Nano is an open source command-line editor.
It has most of the featured offered in, say, Notepad or Textedit, although there is no support for your mouse’s cursor or selecting words.
Aside from that, being in a command line setting, it also feels really advanced.
There’s a handy bar at the bottom of the window if you ever need it with the shortcuts. Just so you know, the caret (^) indicates control. So a shortcut like ^O, WriteOut, means that when you press ctrl + O, then Nano will save the file under a file name of your choosing.
An interesting feature is that, following a double press of the escape key, you can enter a character value from 000-255. For example, pressing esc,esc, 1, 6, 7 yields § (although it shows up as in Nano as Д).
As for the meta key sequences that come up, I am not entirely sure how they are designed to work on Windows, where there are already system shortcuts with something like Meta-D(The Meta key is also the one with the Windows Logo or the Command key for Macs).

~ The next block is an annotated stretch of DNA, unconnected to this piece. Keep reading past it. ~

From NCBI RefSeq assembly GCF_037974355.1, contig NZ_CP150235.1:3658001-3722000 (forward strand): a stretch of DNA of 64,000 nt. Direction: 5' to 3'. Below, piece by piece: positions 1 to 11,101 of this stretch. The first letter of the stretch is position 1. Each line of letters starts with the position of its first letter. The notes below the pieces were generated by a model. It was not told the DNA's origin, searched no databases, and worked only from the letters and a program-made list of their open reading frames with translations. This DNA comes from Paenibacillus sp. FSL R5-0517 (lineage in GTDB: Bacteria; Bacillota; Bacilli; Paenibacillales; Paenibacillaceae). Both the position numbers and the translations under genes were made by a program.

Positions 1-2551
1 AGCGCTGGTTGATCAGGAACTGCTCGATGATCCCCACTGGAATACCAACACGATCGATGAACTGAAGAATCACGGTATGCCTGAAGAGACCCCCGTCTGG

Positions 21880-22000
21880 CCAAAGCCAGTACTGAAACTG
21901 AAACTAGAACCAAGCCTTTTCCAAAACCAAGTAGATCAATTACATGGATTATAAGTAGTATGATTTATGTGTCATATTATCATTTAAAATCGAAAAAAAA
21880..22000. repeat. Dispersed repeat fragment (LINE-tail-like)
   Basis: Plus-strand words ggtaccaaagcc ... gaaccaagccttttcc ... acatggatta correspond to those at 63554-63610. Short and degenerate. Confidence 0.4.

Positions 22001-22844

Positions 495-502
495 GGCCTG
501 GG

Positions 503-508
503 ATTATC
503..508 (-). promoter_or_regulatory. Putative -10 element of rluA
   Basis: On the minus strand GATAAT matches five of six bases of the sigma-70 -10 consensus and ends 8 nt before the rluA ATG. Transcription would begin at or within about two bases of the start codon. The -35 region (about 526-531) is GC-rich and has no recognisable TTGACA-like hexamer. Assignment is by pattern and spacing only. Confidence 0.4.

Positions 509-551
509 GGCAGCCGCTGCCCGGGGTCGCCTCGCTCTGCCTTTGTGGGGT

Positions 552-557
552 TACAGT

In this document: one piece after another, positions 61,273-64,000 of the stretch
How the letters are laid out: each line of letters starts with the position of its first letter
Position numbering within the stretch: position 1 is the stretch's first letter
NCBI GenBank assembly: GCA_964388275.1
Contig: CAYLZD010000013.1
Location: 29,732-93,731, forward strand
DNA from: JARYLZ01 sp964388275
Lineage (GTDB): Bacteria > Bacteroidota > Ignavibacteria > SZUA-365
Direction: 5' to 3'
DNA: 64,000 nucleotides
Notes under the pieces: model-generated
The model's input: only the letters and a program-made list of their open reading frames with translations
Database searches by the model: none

There’s not really a scrolling feature or, at least for the Windows build on the website, the ability to make the window any larger than a quarter the full screen.
Despite these issues, Nano makes for a fun editing experience, even though it may be less convenient than Word or Notepad.